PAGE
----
Everyone in this town has been drunk
since the great distillery spill
of ’97 flooded the reservoir.
Nothing grows in the fields
anymore, so we trade faucet
grade whisky to the recovering
Catholics up north for a few blemished goats
and enough broken Christ
wafers to rid us this day of our daily
hangovers. The fire that followed
the spill still burns. Nobody cares
for the way the smoke obscures the sky,
but the stench sure helps
keep out the riffraff—you know
the types: shoe wearing, haircut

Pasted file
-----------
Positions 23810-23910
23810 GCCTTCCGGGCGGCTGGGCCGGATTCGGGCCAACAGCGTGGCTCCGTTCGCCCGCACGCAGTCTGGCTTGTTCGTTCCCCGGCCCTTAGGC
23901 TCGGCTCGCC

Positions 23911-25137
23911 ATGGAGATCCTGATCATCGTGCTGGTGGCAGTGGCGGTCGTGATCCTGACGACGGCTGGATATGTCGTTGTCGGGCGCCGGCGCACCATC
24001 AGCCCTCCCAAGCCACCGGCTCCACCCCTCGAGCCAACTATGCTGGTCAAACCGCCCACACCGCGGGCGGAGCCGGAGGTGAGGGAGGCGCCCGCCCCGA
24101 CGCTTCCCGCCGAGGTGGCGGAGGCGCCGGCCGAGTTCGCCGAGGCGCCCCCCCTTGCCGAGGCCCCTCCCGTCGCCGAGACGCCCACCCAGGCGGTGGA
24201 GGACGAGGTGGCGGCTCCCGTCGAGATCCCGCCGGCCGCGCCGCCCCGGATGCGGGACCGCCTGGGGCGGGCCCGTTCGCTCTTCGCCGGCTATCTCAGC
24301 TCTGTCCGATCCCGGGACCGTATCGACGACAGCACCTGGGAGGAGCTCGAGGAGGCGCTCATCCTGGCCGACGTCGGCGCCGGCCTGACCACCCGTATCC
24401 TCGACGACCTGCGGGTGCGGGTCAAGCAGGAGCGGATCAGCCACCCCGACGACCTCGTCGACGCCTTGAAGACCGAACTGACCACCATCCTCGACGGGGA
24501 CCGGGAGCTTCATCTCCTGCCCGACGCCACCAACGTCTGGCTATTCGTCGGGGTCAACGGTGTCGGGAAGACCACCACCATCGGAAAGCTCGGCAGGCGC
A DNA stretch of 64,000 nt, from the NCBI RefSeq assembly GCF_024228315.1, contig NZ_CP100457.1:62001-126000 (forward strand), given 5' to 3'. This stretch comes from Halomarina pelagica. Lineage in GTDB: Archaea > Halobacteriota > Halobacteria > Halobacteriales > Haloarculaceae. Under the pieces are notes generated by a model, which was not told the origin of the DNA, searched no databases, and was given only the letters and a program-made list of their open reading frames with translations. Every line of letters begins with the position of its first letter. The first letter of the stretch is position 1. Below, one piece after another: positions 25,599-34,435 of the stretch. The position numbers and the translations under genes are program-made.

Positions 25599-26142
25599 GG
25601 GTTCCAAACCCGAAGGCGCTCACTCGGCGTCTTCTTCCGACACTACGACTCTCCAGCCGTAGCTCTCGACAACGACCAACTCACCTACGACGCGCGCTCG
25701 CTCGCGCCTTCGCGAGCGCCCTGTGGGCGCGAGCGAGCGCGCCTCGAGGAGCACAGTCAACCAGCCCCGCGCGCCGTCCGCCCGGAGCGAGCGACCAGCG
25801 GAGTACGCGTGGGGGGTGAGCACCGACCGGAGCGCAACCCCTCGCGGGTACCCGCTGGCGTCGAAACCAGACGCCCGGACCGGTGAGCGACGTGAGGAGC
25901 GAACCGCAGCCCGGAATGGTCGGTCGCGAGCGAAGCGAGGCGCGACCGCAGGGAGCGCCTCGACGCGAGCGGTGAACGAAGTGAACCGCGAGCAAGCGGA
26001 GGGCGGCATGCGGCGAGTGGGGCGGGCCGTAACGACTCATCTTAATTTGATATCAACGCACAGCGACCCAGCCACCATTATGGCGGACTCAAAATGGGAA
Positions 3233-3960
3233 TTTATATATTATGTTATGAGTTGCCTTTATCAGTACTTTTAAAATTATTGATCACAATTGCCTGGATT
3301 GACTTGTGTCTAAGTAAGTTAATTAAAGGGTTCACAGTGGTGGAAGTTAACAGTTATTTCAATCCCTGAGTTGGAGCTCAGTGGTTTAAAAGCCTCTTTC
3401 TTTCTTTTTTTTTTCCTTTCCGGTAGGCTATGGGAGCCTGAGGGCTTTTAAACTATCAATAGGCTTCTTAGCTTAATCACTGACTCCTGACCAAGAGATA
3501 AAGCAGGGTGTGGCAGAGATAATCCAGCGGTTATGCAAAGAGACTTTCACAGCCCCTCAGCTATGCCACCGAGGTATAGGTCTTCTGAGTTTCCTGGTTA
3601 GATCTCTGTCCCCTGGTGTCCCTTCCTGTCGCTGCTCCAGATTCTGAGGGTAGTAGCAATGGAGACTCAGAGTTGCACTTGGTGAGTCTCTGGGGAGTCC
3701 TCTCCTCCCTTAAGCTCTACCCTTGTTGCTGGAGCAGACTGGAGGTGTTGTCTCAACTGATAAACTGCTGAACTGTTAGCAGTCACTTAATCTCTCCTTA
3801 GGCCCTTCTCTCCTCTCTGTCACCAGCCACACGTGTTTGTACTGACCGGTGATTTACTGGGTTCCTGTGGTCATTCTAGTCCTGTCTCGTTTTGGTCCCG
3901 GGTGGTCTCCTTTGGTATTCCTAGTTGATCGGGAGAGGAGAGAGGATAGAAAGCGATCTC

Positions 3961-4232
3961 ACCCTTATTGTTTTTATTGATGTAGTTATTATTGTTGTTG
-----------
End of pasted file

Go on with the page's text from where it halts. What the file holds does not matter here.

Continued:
having, dental insurance recipients.
Most folks around here have about eight fingers
missing, since the only work
is at the sawmill. It makes us tough.
It makes it tough for us to unlock doors.
Derek Annis is a graduate of the MFA at EWU. During his time at Eastern Washington University, he was the assistant poetry editor for Willow Springs. He was a finalist for the 2016 MBF emerging writers contest, and his work has appeared or is forthcoming in The Gettysburg Review, Missouri Review: Poem of the Week, The Colorado Review, The Account, Crab Creek Review, and Fugue, among others.